The next 24 hours will be very interesting. The current government may fall as early as tomorrow. Facebook is exploding with angry Icelandes sharpening their pitchforks.

    1. sd

      More Icelanders using off shore companies for tax evasion, Sveinbjorg Sveinsbjornsdottir, Helga Vigfusdottir, Julius Ingvarsson. Keep in mind Iceland has capital controls that have prevented the ordinary citizen from taking very much money out of the country.

    2. Kurt Sperry

      The selective leaking and thus inevitable protection of favored bad actors does make the motivations of those choosing in secret what to (and what not to) leak awfully suspect. It’s cool some bad actors are getting exposed but I suspect a lot of others are being protected by the same people.

      Ford Foundation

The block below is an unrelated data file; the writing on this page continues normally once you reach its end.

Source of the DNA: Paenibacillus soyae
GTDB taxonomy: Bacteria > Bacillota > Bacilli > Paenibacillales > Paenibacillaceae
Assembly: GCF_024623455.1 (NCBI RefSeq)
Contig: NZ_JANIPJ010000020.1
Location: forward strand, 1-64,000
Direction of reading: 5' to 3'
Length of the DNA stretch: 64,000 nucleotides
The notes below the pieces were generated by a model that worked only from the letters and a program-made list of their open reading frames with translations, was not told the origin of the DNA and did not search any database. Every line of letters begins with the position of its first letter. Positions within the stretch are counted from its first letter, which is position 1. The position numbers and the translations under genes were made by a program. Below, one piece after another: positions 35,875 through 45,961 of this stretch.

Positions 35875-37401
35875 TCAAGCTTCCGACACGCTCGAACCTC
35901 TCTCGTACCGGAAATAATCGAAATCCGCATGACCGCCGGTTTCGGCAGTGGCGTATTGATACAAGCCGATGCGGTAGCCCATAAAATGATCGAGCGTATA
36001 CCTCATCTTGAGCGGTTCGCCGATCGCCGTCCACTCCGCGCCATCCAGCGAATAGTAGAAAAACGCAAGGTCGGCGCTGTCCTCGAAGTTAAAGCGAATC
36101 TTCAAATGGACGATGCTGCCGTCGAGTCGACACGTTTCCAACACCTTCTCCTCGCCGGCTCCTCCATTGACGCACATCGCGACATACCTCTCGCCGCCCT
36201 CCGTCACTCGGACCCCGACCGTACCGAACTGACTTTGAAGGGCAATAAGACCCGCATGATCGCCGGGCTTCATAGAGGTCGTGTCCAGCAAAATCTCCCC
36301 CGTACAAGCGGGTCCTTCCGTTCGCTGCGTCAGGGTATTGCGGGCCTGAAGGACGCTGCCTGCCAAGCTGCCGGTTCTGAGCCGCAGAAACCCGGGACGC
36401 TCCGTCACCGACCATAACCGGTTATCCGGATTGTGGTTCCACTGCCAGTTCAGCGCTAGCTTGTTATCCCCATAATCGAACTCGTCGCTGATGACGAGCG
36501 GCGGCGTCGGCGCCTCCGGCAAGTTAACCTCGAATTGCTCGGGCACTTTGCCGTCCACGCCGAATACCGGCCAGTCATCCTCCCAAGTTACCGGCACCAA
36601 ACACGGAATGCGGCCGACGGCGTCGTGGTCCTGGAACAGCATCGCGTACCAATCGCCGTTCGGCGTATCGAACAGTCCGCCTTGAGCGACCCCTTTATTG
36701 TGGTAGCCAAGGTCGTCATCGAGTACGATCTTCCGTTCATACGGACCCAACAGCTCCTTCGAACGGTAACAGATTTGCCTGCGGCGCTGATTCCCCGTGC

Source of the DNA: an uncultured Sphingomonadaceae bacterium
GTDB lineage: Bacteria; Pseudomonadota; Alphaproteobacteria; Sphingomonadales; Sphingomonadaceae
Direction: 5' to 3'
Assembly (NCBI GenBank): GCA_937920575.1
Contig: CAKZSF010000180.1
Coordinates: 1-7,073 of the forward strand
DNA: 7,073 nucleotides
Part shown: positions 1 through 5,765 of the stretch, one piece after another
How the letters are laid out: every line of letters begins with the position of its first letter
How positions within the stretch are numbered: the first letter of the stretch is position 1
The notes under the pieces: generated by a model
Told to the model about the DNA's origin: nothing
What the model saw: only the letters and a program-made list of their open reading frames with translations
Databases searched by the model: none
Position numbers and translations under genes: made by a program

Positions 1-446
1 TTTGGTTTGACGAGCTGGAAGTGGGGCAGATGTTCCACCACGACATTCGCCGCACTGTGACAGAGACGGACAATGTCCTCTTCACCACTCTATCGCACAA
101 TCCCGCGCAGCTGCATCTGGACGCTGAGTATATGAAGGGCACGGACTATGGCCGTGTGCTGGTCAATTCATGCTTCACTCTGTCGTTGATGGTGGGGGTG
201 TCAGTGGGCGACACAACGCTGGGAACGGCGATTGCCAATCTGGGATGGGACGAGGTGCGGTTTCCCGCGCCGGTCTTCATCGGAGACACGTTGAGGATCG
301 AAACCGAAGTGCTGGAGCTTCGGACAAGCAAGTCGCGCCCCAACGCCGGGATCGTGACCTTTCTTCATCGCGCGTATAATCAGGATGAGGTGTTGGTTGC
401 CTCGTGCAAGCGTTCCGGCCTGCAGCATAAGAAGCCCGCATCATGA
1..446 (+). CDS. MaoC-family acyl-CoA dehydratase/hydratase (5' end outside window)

Carnegie Endowment
      Rockefeller Family Fund
      W K Kellogg Foundation
      Open Society Foundation (Soros)

      The above list pretty much makes the motivations behind the selective leaks clear. It’s likely more ratfucking and hatchet job than honest unbiased journalism.

      Soros must be having a mad at Poroshenko. Iceland leaks could be revenge for prosecuting banksters.

      1. sd

        According to the news in Iceland, the story about the Prime Minister was embargoed until 6:00 pm when it was scheduled to run on Icelandic television

        The Icelandic community on Facebook is in shock and pretty angry about it all. Althingi (Parliament) has an afternoon meeting on Monday. Protesters gather in front of the building in the square, so they will probably start showing up just before so they can be present as the politicians arrive to the building.